Thriving, not just surviving

For many artists in the UK, survival is by way of a day job, in addition to the creative one. A financial necessity, but one that can place an incredible burden on an artist trying to do 2 full-time jobs. Increasing levels of automation have led to the loss of many jobs that were once the mainstay of creatives “other jobs”, making survival even harder. Artists can find themselves unable to take up artistic opportunities as they cannot afford to lose their day job; especially when the artistic job is low paid or the famous “profit share”/”for exposure”. Many of those remaining jobs have become increasingly pressurised, with long hours require. At the end of which you can barely eat and make it to bed. Finding the physical and mental strength to be creative after that is almost impossible. Once the lack of being creative has started, it is very easy for it to spiral downwards into not being creative at all. Those coming into and those already in the industry are frequently told to find a day job that you at least do not hate – easier said than done. 

So an article in Tuesday’s The Guardian “If we value artists, we should pay them benefits–Ireland is leading the way” by artist and writer Penny Anderson immediately caught my interest. From September 2019 Ireland plans to extend a pilot scheme for visual artists and writers started in June 2017 to all artists, allowing them to claim benefits for up to a year without the “activation process”, having to look for a “day” job. In short, giving artists breathing space without the day job pressure. Could the UK do something similar? As Anderson states, the UK did with the old Enterprise Allowance scheme, which started in 1981 and ran for around 10 years. During its time the scheme supporting the starting of Creation Records, the Turner Prize winner artist Jeremy Deller and nominee Tracey Emin. I came into the industry at the end of the scheme and over the years have heard many others speak of it positively as giving them this similar opportunities. .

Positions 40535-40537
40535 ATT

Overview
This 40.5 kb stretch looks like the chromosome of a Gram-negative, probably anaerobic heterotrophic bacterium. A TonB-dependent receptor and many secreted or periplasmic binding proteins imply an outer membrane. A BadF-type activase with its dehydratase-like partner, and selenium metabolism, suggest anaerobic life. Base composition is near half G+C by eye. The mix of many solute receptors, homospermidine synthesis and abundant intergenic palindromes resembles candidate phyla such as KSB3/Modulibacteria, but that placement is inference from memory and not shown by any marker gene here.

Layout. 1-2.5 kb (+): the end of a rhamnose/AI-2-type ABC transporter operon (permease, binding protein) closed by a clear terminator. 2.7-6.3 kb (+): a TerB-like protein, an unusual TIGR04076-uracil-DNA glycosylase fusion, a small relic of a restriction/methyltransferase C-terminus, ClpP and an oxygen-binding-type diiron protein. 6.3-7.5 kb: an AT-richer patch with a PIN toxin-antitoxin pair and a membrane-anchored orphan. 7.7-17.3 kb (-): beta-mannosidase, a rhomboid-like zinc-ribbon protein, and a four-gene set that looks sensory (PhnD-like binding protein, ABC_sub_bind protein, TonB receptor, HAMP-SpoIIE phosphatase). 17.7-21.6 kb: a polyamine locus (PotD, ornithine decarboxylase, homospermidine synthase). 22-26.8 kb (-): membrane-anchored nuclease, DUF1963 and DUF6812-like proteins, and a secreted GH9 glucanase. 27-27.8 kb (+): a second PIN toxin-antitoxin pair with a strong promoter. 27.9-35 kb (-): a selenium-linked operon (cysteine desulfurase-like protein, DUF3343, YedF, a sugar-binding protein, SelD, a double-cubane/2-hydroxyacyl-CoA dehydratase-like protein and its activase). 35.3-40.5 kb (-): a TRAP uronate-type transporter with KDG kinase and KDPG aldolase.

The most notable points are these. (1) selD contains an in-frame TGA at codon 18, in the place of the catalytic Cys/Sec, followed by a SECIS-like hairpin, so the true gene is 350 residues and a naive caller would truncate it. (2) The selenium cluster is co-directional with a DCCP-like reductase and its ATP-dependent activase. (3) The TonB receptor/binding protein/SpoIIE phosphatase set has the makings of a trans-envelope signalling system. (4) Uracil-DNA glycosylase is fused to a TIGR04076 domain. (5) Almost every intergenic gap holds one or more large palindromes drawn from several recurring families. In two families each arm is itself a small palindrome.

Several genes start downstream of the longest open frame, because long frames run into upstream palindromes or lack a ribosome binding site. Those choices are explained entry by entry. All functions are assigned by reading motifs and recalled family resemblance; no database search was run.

So should the UK follow Ireland’s lead, I believe it should. Our industry has a major issue where gender, class, ethnicity or disability are barriers to breaking into and/or sustaining a career in the industry. Career sustainability is a growing issue with artists being forced to leave the industry or effectively go part time due to financial pressures. Home/studio/work space rents and living costs all rising and the constant uncertainty of obtaining work. Artistic careers are in danger of becoming the preserve of those who can afford them. This not only risks the UK artistic community being less diverse, but producing a narrower, less diverse, less risk taking, ground-breaking work; leading to new art forms and new practices being silenced. Precisely the work that the UK is renowned for producing. 

I will leave the last word to Louise Brealey in a 2012 article in The Guardian; “a lot of people who’ve stopped acting because they were paying the bills with temping and telesales and in the end it ground them down. It’s hard to stick with it if you’re breaking your heart in TFI Friday’s every night,” she adds. “That’s fine when you’re starting out, but after a decade it can get a bit wearing.” 

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